As photographers we tend to think that we have to race off to a far way land with lush landscapes populated with exotic wildlife and colorful flowers. Granted, if this opportunity presented itself I’m sure that any photographer could pull off a couple of real show stoppers. On the flip side, if one has photographed their area everything to death, what is left to shoot? There is always something, but we may just have to look a little closer.
I was doing a class for a couple of folks on a Saturday. It was what we call “season” here in Florida. This is when our northern friends come down to visit for a few months. Being season and a weekend day, I had to really think where to go. As with most of my classes, I don’t want people to have to pay for an entrance fee on top of the class fee if possible. Standing there, scratching my head I had an idea. I told everyone to gather their stuff and we were going to meet in downtown Sarasota, Main Street to be exact. What’s so special about this area? On Saturday’s Sarasota has a massive farmers market. It’s quite the thing and there is just about everything you could want.
I told my students to put on the lens that they use the least. I personally attached my trusty Nikon 50mm f/1.4. This is a great all around lens as its light, fast, sharp and not obtrusive. Here’s the thing, if we stick with the one lens that we use all the time, then our creativity will get stuck in a rut and all of the photos will start to look alike. Then there are the folks who have every lens that was ever made from their camera manufacture (you know who you are). Since all of this stuff was purchased, one feels like they have to cart it all over creation “in case I might need it” (again, you know who you are!) I find that part of the challenge of photography is “stripping down” and only using your camera and one lens. This makes it interesting to see what one can come up with. Personally, I like to shoot with primes when I can. If you’re not familiar with what a prime is, they are fix lens or lenses that don’t zoom. These are really sharp and fast focusing. However, I find they are better for the creative process as they require you to move your feet to either zoom in or out. Also, you can hunch down or put the camera above your head and get photos that other wise would have been lost due to “concrete feet”. This is when you plant yourself in one spot and use the zoom to take all of the photos. I realize that there are times when the only way to get the photo is with a zoom, so I’m not counting them out completely.
Now that we were carrying a basic kit, we had to look for things to shoot. When we were walking around, I mentioned that photographing people may not be the best route or shooting products that people have taken the time to make and package. Some think that you are there to steal ideas and create competition. After discounting these items, what’s left to shoot?
We came upon a flower vendor and asked if we could take some photos for our class. They gave us the go ahead and we were off. Since there is a lot of “stuff” in the background, I like to shoot at a shallow f-stop to help blur the background. In this case I used f/2.8. This not only blurs the background, but allows to me to shoot at a very fast shutter speed with a low ISO.
We eventually ran into a fruit vendor and I could see many possibilities. Repeating patterns make a great subject as well. I photographed this at an angle to the baskets to create a diamond shape. In this one photo, there are ovals, squares, diamonds and rectangles. Can you see them all? If you’re wondering, I did touch up some of the blemishes that were on a couple of the limes.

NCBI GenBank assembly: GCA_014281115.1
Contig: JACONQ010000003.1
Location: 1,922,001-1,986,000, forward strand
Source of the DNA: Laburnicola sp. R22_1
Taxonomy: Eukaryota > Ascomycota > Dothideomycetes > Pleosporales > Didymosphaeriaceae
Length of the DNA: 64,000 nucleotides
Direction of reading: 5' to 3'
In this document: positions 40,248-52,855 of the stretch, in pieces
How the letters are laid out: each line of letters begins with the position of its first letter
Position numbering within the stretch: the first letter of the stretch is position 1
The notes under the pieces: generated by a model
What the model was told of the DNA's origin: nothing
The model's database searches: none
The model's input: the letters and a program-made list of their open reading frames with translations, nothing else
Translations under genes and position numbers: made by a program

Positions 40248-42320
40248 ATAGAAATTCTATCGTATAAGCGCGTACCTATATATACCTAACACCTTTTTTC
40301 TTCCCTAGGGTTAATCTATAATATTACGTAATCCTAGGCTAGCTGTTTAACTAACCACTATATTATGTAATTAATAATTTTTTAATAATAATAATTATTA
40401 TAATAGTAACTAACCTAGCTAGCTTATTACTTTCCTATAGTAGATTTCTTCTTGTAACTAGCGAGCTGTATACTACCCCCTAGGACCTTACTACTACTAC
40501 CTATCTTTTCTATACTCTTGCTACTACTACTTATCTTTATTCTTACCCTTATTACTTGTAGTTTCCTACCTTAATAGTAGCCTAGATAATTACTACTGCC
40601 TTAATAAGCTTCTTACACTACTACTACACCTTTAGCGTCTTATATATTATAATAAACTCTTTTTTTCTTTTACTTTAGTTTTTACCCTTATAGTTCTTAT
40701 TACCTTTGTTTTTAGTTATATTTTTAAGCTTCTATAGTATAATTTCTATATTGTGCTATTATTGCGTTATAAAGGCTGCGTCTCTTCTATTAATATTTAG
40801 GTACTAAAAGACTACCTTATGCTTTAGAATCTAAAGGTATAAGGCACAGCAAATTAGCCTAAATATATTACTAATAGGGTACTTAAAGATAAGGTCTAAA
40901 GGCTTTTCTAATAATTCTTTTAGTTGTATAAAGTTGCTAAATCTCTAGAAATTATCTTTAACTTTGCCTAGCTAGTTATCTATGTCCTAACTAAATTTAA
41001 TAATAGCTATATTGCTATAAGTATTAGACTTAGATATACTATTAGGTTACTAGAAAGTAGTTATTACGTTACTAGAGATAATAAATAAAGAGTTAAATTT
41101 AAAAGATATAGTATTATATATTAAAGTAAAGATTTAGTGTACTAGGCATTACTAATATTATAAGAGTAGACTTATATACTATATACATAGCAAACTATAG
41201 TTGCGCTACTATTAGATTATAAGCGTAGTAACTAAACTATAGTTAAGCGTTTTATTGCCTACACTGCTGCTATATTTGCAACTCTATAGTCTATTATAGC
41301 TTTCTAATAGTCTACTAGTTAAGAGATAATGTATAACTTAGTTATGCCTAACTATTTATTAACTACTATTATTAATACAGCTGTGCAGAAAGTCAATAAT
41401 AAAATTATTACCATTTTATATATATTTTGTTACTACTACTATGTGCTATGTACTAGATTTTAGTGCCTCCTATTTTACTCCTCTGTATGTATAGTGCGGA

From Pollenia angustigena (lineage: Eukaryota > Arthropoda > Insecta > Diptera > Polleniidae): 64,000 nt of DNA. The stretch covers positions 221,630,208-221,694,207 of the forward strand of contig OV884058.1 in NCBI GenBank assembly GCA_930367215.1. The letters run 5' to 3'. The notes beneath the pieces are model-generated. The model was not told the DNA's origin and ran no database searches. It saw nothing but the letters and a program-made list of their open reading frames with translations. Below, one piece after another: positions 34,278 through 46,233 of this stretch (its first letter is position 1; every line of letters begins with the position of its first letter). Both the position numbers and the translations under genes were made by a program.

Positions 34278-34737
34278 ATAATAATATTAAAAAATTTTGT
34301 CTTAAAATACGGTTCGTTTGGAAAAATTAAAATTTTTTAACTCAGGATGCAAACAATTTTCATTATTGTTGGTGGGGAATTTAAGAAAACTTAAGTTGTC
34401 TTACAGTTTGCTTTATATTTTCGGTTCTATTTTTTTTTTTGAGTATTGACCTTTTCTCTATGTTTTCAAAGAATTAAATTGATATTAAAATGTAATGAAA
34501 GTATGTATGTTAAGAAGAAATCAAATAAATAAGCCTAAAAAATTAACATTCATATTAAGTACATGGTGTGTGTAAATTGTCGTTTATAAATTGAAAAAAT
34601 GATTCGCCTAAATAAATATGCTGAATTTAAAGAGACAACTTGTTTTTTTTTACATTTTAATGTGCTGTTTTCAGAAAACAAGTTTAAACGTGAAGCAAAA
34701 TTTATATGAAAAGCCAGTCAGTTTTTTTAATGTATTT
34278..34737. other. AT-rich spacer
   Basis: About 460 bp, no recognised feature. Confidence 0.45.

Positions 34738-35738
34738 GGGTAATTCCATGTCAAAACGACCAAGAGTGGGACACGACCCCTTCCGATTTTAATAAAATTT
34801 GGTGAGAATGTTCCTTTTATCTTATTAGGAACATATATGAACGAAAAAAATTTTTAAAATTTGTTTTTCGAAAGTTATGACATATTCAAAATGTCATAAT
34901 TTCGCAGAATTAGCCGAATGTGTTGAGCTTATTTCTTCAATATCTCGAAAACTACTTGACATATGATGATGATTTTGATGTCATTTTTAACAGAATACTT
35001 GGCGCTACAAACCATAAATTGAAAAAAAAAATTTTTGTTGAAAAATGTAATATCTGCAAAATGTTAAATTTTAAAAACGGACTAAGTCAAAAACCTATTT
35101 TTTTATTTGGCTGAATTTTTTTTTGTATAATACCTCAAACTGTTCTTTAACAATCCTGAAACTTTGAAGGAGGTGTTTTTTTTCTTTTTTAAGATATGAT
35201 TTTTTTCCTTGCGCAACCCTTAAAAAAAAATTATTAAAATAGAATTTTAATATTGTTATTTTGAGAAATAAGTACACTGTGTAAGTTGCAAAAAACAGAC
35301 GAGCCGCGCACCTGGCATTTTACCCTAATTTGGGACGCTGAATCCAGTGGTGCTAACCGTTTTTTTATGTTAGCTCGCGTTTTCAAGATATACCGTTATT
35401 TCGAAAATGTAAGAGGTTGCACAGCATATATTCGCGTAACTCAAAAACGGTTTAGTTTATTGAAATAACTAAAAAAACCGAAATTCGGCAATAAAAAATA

There were baskets of peaches lined up ready for sale. In this case, I wanted to lead the viewer through the frame with the repeating pattern as before, but I added a blur to the mix. This is very popular in food photography. The next time you go grocery shopping and your in the different departments, look at the promotional photos that they are using. Most of the time they are blurring the background and putting focus on just one or two items. This also makes it easy for graphic designers to overly type and create “art” out of a photo.
What struck me was the difference in color. There seemed to be a natural line where one color stopped and the other started. I didn’t touch these up, hey they’re potatoes. They had a hard life, buried in the ground and dug up out of their cozy home to be put on display.
This is a take on color as well, but did you notice what is pulling this photo together? Check out the color of the table, it has a similar color as the peppers. I found this to compliment the main subject, I also left the basket in the frame to let the viewer think that they might have been freshly picked out of the garden. I also used the duplicate basket in the back and blurred it a bit.
There you have it, the local farmers market can really be a treasure trove to get some different type of photos. Always asks before you shoot, it’s just common courtesy. Also, I don’t move any of the items, I leave them as respect to the vendor. I figure they are being nice enough to let me photograph their items, the last thing I want to do is tick them off by moving their displays. Be aware of any potential customer approaching the vendor, then its time to get out of the way and let them sell their items. Who knows, if you get a library of food items together you could approach a grocery store and sell them photos to use in their advertising. If someone asks what your favorite subject is, just simply reply, “I hang with fruit”. If they stay friends with you then you know that they have passed the test!
Until next time…
Keep Your Glass Clean